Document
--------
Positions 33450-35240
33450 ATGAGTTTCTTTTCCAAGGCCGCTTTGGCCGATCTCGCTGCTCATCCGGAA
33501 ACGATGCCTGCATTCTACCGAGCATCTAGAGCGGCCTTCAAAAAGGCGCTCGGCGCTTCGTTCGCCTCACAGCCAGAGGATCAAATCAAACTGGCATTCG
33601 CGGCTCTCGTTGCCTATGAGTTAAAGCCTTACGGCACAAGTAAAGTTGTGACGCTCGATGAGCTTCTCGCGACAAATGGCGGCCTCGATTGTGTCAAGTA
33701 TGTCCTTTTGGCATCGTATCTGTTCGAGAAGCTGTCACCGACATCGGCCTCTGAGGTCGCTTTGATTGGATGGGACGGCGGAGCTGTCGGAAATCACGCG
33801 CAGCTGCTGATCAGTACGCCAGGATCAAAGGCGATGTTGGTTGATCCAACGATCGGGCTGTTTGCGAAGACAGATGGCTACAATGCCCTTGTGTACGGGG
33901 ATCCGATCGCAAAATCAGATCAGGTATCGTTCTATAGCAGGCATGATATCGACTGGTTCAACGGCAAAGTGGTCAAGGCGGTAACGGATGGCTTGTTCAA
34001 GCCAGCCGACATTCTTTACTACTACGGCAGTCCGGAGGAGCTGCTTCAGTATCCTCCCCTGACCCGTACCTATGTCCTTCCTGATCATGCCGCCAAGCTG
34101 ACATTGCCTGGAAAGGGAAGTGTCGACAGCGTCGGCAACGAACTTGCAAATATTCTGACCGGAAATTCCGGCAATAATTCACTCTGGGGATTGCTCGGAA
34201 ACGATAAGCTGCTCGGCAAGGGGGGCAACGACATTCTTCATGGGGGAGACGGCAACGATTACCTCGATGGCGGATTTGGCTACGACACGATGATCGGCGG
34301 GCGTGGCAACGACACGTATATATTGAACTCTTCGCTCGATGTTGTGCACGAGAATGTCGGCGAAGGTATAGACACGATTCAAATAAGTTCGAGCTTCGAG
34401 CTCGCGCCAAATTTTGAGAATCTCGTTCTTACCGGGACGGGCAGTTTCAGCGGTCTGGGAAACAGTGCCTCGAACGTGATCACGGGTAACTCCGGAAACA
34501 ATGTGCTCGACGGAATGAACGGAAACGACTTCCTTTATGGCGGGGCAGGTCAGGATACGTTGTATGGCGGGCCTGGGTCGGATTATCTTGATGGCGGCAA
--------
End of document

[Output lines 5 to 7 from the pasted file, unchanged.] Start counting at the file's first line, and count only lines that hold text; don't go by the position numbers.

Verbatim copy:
33701 TGTCCTTTTGGCATCGTATCTGTTCGAGAAGCTGTCACCGACATCGGCCTCTGAGGTCGCTTTGATTGGATGGGACGGCGGAGCTGTCGGAAATCACGCG
33801 CAGCTGCTGATCAGTACGCCAGGATCAAAGGCGATGTTGGTTGATCCAACGATCGGGCTGTTTGCGAAGACAGATGGCTACAATGCCCTTGTGTACGGGG
33901 ATCCGATCGCAAAATCAGATCAGGTATCGTTCTATAGCAGGCATGATATCGACTGGTTCAACGGCAAAGTGGTCAAGGCGGTAACGGATGGCTTGTTCAA